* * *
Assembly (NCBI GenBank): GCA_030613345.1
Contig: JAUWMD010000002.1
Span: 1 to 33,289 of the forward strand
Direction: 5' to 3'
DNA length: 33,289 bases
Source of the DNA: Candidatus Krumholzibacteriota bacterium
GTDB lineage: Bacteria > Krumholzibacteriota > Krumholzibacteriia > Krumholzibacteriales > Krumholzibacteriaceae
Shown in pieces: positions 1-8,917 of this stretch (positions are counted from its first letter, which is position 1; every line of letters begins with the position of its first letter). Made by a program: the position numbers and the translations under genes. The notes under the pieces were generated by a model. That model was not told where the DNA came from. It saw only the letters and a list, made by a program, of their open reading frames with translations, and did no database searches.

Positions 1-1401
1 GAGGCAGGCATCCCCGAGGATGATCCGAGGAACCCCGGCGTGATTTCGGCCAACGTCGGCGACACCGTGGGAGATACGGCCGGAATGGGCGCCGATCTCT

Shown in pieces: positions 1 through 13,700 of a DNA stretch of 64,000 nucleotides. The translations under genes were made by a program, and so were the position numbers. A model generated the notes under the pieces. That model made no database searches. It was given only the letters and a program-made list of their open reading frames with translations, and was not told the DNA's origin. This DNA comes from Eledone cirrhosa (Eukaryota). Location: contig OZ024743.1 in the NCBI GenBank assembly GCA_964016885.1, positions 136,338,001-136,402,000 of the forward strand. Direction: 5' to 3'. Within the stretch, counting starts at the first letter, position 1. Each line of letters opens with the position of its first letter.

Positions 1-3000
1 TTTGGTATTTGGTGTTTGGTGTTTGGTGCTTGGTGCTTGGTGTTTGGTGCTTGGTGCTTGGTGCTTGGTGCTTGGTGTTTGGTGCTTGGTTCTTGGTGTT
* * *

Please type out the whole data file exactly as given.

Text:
Assembly (NCBI GenBank): GCA_030613345.1
Contig: JAUWMD010000002.1
Span: 1 to 33,289 of the forward strand
Direction: 5' to 3'
DNA length: 33,289 bases
Source of the DNA: Candidatus Krumholzibacteriota bacterium
GTDB lineage: Bacteria > Krumholzibacteriota > Krumholzibacteriia > Krumholzibacteriales > Krumholzibacteriaceae
Shown in pieces: positions 1-8,917 of this stretch (positions are counted from its first letter, which is position 1; every line of letters begins with the position of its first letter). Made by a program: the position numbers and the translations under genes. The notes under the pieces were generated by a model. That model was not told where the DNA came from. It saw only the letters and a list, made by a program, of their open reading frames with translations, and did no database searches.

Positions 1-1401
1 GAGGCAGGCATCCCCGAGGATGATCCGAGGAACCCCGGCGTGATTTCGGCCAACGTCGGCGACACCGTGGGAGATACGGCCGGAATGGGCGCCGATCTCT

Shown in pieces: positions 1 through 13,700 of a DNA stretch of 64,000 nucleotides. The translations under genes were made by a program, and so were the position numbers. A model generated the notes under the pieces. That model made no database searches. It was given only the letters and a program-made list of their open reading frames with translations, and was not told the DNA's origin. This DNA comes from Eledone cirrhosa (Eukaryota). Location: contig OZ024743.1 in the NCBI GenBank assembly GCA_964016885.1, positions 136,338,001-136,402,000 of the forward strand. Direction: 5' to 3'. Within the stretch, counting starts at the first letter, position 1. Each line of letters opens with the position of its first letter.

Positions 1-3000
1 TTTGGTATTTGGTGTTTGGTGTTTGGTGCTTGGTGCTTGGTGTTTGGTGCTTGGTGCTTGGTGCTTGGTGCTTGGTGTTTGGTGCTTGGTTCTTGGTGTT